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Terror Suspect: Mohamedou Ould Slahi. Allegations of Abuse

Globe and Mail
July 17, 2007
By Colin Freeze

As a prisoner in Guantanamo Bay, Mohamedou Ould Slahi says he was subjected to multiple beatings, temperature extremes - and even a striptease. Once asked to recall everything he said under duress, he responded, "Are you out of your mind?"

"How can I remember uninterrupted interrogation that lasted the last seven years?" he said in a 2006 letter to his civilian lawyers, since released to The Wall Street Journal. "That's like asking Charlie Sheen how many women he dated."

First questioned by relatively polite Canadian police in 1999, Mr. Slahi was arrested in Africa after 9/11. He has since testified he was beaten during months of interrogation in a secret prison in Jordan, before being sent to the U.S. prison camp in Guantanamo Bay, Cuba. In 2003, Mr. Slahi said, he was initially subjected to temperature extremes, beatings, sexual humiliation and threats to have his mother shipped to Cuba for interrogation. "I yes-ed every accusation my interrogators made," he told lawyers.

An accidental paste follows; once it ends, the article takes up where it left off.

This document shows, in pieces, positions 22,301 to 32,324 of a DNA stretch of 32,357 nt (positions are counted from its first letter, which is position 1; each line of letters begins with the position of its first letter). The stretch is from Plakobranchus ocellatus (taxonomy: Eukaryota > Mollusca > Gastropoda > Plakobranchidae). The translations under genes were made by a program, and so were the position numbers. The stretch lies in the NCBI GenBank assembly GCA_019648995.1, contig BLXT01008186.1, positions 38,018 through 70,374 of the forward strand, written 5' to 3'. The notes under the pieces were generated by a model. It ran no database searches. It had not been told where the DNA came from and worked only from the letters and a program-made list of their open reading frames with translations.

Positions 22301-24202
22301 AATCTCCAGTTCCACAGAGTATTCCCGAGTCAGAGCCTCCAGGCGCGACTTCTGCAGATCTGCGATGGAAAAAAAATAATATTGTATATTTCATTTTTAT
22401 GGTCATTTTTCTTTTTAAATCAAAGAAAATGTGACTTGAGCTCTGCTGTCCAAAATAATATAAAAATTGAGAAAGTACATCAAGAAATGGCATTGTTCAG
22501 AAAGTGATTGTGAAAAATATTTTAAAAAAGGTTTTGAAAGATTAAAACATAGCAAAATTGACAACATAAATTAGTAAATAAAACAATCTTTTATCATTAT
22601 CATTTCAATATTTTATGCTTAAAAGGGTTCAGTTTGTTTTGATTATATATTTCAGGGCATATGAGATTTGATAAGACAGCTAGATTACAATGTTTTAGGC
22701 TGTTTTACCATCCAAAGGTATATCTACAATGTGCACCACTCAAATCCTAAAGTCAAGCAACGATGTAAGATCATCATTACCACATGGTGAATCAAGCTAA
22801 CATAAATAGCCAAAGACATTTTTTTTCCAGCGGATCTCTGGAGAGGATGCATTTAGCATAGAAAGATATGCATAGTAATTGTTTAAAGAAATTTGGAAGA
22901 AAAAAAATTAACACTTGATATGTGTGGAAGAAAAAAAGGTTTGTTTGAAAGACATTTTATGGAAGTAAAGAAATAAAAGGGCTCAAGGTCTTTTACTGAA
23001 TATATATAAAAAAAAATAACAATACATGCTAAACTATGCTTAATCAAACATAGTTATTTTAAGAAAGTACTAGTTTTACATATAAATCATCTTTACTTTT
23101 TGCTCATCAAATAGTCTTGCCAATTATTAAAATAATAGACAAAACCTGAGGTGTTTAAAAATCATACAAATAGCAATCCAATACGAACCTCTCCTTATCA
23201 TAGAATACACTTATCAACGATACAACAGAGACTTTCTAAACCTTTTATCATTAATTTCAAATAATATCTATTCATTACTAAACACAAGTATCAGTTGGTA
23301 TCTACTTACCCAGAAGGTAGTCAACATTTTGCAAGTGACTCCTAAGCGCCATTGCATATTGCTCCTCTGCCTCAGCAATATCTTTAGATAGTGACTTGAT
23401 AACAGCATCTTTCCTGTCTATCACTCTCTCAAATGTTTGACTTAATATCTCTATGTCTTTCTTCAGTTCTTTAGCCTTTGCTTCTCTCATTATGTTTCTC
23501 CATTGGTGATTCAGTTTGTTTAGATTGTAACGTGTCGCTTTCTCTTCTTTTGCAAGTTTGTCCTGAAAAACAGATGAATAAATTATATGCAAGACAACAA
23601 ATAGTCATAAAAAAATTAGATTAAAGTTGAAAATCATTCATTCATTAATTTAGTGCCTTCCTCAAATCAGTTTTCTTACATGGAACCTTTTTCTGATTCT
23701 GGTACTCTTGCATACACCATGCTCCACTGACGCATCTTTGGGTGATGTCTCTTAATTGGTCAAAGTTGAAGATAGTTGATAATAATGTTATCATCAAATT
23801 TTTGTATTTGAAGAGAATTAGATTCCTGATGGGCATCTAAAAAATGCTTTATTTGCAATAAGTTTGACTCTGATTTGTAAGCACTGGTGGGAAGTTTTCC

The "special interrogation plan" devised against the suspect is believed to be detailed in a 2005 report by Air Force Lieutenant-General Randall Schmidt, who investigated abuse claims. While not named in that report, defence lawyers say they are sure Mr. Slahi is the detainee whose case led to soldiers being disciplined for threatening a suspect's family.

The veracity of complaints that female soldiers "removed their tops ... and rubbed themselves against" the same detainee in a bid to get him to talk were left undetermined.

A U.S. military prosecutor has walked away from the Slahi case on principle, saying he believes the abuse accounts to be credible and alarming. Mr. Slahi has testified he has been treated "almost perfect" since 2004, when he was given "a TV and lots of comfort items."

A Pentagon spokesman declined to discuss details of the case, but said "we treat all detainees humanely." While some soldiers have been disciplined, the spokesman added, no investigation has found "any policy that ever condoned abuse."

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